Acupuncture is an alternative medicine approach to treat back and neck pain

With the lack of a consistant and effective treatment approach, more and more patients are turning to alternative medicine to treat back pain.

Complementary and alternative medicine approaches to treat back pain include yoga, meditation, chiropractic, and deep breathing. And, according to the medical literature, these therapies have been shown to be safe and, anecdotally, effective.

One alternative medicine approach that has come under some scrutiny as of late is acupuncture. Harriet Hall, MD, writing for Science-Based Medicine, provides an in-depth review of the April 2011 paper published in Pain, in which the authors performed an exhaustive review of the acupuncture literature over the last 10 years.

In addition, Dr. Hall, with permission from the International Association for the Study of Pain, provides commentary that answers the question…

Is Acupuncture Safe and Effective?

In this issue of Pain Ernst et al. [1], systematically reviewed a decade’s worth of systematic reviews of acupuncture. They found a mix of negative, positive, and inconclusive results. There were only four conditions for which more than one systematic review reached the same conclusions, and only one of the four was positive (neck pain). They explain how inconsistencies, biases, conflicting conclusions, and recent high quality studies throw doubt on even the most positive reviews. Ernst et al.’s analysis cannot prove that acupuncture does not work (negatives are hard to prove) but their study unquestionably sheds serious doubt on the claim that it does work. Overall the evidence is inconsistent, and among those studies judged to be of the highest quality, the results tend to be negative.

Acupuncture is based on pre-scientific concepts of a vitalistic entity (qi) and of meridians and acupuncture points unknown to anatomists. More scientific explanations have been offered as to how it might work, including a counterirritant effect or the gate control theory of pain. There is evidence that acupuncture can stimulate endogenous endorphin production, but there is evidence that placebo pills can do that as well. Importantly, when a treatment is truly effective, studies tend to produce more convincing results as time passes and the weight of evidence accumulates. When a treatment is extensively studied for decades and the evidence continues to be inconsistent, it becomes more and more likely that the treatment is not truly effective. This appears to be the case for acupuncture. In fact, taken as a whole, the published (and scientifically rigorous) evidence leads to the conclusion that acupuncture is no more effective than placebo.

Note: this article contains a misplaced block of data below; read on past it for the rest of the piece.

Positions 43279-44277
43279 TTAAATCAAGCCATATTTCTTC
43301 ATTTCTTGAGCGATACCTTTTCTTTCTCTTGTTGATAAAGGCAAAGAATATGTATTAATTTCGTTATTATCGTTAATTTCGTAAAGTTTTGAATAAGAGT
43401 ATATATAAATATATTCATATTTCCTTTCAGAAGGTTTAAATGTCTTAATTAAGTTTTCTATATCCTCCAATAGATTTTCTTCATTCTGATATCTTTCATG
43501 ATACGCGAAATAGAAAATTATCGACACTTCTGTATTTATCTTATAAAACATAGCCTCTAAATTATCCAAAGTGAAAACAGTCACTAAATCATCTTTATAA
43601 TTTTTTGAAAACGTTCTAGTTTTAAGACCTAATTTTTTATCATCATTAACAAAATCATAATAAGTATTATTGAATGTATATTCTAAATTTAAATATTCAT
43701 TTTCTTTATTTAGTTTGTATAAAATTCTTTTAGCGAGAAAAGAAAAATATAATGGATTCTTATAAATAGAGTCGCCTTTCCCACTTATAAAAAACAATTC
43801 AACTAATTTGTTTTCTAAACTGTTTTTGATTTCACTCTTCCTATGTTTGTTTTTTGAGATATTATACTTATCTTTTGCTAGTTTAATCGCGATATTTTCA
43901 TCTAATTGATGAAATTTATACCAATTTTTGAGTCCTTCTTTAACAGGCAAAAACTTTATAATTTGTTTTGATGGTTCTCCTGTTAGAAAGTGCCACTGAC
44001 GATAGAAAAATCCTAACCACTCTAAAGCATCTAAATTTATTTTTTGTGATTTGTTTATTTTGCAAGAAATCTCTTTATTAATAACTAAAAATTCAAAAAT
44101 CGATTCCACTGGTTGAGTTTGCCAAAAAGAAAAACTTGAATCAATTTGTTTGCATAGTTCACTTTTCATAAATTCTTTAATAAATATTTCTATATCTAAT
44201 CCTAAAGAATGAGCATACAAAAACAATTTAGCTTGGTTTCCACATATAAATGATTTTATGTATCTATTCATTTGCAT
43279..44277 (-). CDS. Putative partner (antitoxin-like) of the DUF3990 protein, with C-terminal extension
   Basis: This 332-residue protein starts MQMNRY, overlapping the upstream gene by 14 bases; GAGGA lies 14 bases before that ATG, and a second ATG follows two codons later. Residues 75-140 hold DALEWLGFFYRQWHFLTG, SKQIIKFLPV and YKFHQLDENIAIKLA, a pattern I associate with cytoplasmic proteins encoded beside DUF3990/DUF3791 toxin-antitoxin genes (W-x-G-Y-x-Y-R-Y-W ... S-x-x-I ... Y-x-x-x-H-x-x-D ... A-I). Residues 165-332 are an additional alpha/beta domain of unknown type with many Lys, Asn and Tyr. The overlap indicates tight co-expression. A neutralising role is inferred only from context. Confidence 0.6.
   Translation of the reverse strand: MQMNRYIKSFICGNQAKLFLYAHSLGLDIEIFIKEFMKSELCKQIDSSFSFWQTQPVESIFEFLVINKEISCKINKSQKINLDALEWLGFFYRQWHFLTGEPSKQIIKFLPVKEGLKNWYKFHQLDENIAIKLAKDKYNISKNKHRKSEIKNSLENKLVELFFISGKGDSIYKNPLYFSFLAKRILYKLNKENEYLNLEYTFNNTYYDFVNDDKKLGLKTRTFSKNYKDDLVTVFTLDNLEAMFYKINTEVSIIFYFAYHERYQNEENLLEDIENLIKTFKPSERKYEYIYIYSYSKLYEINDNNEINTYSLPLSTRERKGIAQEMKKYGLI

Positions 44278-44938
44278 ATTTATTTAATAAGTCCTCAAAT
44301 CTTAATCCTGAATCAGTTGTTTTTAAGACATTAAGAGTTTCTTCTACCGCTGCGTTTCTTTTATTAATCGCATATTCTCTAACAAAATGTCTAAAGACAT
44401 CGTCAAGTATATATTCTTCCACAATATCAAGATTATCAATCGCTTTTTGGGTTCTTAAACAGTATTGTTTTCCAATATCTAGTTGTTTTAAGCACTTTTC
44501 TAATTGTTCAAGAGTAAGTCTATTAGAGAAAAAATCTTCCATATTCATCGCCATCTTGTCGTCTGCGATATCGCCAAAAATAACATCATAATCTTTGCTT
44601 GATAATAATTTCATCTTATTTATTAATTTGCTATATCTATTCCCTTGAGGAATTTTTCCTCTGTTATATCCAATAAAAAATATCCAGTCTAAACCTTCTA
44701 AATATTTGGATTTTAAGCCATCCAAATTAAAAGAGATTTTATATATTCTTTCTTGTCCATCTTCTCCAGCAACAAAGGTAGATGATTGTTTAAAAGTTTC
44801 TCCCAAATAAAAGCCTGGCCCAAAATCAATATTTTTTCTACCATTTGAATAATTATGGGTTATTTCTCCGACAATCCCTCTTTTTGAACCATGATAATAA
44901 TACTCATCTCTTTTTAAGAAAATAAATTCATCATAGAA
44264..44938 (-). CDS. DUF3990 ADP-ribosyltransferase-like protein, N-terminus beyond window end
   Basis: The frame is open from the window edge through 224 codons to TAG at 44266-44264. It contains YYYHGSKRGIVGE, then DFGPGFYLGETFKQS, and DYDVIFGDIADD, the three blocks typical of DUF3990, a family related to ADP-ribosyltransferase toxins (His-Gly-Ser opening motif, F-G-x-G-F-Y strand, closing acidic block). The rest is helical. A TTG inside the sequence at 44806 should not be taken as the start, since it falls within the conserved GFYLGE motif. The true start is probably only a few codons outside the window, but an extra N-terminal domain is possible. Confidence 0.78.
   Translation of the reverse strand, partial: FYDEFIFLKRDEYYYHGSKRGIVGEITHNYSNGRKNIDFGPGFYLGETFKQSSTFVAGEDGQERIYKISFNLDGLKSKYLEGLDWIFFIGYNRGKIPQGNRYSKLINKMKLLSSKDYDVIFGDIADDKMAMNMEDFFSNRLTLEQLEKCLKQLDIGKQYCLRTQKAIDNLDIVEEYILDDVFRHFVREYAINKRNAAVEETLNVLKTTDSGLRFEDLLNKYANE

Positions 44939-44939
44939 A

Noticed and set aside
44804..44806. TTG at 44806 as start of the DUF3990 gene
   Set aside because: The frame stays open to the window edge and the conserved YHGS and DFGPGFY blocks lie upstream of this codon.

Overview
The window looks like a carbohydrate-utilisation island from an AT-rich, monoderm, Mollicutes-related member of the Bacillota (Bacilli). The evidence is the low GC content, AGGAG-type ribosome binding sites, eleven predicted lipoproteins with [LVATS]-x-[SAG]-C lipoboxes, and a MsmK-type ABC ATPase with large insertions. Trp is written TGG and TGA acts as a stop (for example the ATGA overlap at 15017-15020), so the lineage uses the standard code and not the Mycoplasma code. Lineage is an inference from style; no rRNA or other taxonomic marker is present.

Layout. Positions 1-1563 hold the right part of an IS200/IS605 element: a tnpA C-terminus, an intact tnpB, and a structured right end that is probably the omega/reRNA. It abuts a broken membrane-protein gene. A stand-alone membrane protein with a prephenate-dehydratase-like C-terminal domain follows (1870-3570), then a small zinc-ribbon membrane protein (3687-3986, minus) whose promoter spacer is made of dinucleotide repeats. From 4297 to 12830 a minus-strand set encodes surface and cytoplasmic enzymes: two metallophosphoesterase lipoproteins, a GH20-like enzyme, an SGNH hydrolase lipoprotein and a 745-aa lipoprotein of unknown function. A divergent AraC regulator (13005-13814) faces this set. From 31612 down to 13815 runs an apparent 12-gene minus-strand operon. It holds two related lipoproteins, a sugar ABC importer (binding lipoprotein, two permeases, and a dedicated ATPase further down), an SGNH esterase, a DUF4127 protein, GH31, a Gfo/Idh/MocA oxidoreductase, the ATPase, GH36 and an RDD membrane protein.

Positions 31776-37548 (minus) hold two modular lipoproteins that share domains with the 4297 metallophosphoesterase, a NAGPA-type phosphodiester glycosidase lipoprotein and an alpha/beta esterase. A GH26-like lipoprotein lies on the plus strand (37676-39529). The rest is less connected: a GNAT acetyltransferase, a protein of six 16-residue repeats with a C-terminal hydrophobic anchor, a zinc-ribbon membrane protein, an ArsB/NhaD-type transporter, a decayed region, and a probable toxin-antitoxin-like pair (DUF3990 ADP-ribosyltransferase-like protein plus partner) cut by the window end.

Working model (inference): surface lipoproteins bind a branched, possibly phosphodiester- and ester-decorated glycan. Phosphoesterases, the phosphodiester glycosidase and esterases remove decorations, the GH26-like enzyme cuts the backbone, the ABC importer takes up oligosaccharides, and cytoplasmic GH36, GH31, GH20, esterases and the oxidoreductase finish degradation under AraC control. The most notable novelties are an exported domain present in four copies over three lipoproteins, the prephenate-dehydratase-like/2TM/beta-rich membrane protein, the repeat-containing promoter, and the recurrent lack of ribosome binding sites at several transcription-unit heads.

Acupuncture research is inherently riddled with pitfalls. What constitutes an adequate control? People can usually tell whether or not you are sticking needles in them. Various controls have been devised, such as comparing ‘‘true’’ acupuncture points to ‘‘false’’ ones. The best control so far is an ingenious retractable needle similar to a stage dagger, where the needle just touches the skin and retracts into a sheath. Unfortunately, there is no way to blind the practitioner, so double blind studies are impossible.

The practice of acupuncture is also not sufficiently standardized, which makes it difficult, if not impossible to pin down reliably for objective study: there are various schools of acupuncture with different acupoints, and studies of acupuncture have included ‘‘electroacupuncture’’ (with or without needles), ear acupuncture, cupping, moxibustion, and other loosely related procedures. In their book, The Biology of Acupuncture, Ulett and Han [3] showed that transcutaneous electrical stimulation at a single arbitrary point on the wrist was just as effective as piercing the skin at traditional acupuncture points.

In more than one recent study, researchers have chosen not to use a sham acupuncture control group. Their reasoning? Since sham acupuncture has been shown to work as well as real acupuncture, then sham acupuncture must be an effective treatment too! Imagine applying this reasoning to a drug trial: if the drug and placebo got the same results, would you decide that the drug worked and that the placebo was just as therapeutic as the drug?

It does not make any difference where you put the needles or whether you use needles at all. Touching the skin with toothpicks works just as well. The crucial factor seems to be whether patients believe they are getting true acupuncture. It is becoming increasingly clear that the surrounding ritual, the beliefs of patient and practitioner, and the nonspecific effects of treatment are likely responsible for any reported benefits.

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For additional insight, over 250 reader comments were posted following Dr. Hall’s article and are worth reading.

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